So that at length, having by her labor earned and saved as much money as would purchase a New Testament, she procured one; and as she could not read it herself, got others to read it to her, especially an old man seventy years of age, a prisoner for debt in the Common Hall at Derby, and the clerk of the parish, who read a chapter to her almost every day. She would also sometimes give a penny or two (as she could spare) to those who would not read to her without pay.
By these means she became well acquainted with the New Testament, and could repeat many chapters without book, and daily increasing in sacred knowledge, she uniformly displayed its influence on her life, too the rage against those who occasioned her condemnation, as she was burned alive at Derby, August 1st, 1555, being then about twenty-two years of age” (James Townley, Illustrations of Biblical Literature Exhibiting the History and Fate of the Sacred Writings, 1842, Vol. II, p. 286, citing John Foxe’s Martyrology).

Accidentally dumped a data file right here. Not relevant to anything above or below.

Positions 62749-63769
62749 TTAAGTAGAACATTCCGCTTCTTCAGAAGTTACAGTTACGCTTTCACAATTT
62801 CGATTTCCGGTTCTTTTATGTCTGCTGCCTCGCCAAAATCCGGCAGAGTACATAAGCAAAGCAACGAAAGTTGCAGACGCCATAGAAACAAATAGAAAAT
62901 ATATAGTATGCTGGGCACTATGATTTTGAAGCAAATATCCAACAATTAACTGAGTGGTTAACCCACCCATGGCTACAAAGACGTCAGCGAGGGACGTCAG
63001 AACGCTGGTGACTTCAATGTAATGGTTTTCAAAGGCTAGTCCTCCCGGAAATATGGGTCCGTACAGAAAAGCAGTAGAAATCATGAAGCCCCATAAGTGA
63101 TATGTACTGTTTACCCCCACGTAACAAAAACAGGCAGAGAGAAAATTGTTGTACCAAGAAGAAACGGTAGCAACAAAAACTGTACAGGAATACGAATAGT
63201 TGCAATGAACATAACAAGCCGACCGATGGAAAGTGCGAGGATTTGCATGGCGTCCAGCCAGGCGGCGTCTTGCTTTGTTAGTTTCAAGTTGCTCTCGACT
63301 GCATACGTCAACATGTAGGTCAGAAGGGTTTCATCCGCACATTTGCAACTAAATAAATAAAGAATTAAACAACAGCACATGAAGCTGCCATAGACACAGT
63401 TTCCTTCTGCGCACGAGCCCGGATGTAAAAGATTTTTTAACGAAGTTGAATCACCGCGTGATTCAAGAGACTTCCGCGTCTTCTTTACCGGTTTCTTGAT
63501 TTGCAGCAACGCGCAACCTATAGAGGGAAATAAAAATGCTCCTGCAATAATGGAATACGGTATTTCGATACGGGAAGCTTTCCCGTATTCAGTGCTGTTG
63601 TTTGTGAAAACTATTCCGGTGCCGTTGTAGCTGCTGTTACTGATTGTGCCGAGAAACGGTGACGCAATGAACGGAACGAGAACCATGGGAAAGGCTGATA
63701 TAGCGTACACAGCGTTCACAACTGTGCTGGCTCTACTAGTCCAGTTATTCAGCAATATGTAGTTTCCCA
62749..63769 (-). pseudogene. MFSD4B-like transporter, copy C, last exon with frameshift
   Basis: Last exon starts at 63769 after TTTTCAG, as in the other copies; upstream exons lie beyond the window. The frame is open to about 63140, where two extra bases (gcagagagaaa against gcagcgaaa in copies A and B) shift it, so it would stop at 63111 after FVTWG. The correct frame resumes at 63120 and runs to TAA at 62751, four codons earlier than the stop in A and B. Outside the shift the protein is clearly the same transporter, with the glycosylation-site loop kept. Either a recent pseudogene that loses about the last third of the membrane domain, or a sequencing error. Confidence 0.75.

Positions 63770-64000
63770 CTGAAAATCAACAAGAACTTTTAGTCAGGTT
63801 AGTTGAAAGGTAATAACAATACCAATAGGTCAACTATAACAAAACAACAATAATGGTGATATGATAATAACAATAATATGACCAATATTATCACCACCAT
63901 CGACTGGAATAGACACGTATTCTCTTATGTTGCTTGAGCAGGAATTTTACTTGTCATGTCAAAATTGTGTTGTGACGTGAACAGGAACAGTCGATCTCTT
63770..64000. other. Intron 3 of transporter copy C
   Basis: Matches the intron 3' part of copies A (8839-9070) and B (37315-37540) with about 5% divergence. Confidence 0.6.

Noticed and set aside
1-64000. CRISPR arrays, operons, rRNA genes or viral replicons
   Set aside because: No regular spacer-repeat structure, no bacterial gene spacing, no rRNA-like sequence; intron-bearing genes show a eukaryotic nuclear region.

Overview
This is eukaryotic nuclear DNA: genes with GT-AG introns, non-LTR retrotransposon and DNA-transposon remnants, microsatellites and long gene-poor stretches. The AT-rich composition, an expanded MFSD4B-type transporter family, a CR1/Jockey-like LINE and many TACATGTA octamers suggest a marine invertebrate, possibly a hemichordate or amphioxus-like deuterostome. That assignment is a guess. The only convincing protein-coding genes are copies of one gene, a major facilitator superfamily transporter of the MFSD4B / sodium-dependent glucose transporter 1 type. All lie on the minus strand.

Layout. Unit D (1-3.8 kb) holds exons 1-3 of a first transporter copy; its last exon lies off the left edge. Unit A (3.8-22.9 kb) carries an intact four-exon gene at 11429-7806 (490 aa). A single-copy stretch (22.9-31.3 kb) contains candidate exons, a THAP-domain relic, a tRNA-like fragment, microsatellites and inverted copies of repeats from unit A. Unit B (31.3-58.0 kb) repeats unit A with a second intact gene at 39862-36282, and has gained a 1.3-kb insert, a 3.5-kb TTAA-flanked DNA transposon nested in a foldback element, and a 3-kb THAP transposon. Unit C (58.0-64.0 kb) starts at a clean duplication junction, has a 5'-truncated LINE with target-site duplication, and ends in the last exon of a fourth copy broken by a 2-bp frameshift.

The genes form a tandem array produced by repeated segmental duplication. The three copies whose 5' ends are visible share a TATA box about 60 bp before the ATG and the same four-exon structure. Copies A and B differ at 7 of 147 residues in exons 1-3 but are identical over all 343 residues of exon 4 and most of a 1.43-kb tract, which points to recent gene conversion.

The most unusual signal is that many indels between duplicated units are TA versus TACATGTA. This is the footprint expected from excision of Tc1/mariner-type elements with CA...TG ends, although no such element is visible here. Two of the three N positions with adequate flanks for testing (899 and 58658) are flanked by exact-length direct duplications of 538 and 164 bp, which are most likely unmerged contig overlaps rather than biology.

"Oh so true; The love for God's Word is the core of obeying the Word of God. We are diminished in our love for God's Word when we surrender our abilities to read more books about the Bible than the Bible itself." Sincerely, Dr. Arthur Belanger
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Loving God's Word - The Cost?
“Among those who glorified God by suffering martyrdom in the reign of Queen Mary, JOAN WAST, a poor woman, deserves to be heard and stained in our rememberance.
Though blind from her birth, she learned at an early age, to knit stockings and sleeves, and to assist her father in his business of rope-making; and always discovered the utmost aversion to idleness or sloth. After the death of her parents, she lived with her brother, and by daily attendance at church, and hearing divine service read in the vulgar tongue, during the reign of King Edward VI, she became deeply impressed with religious principles. This
rendered her desirous of possessing the word of God.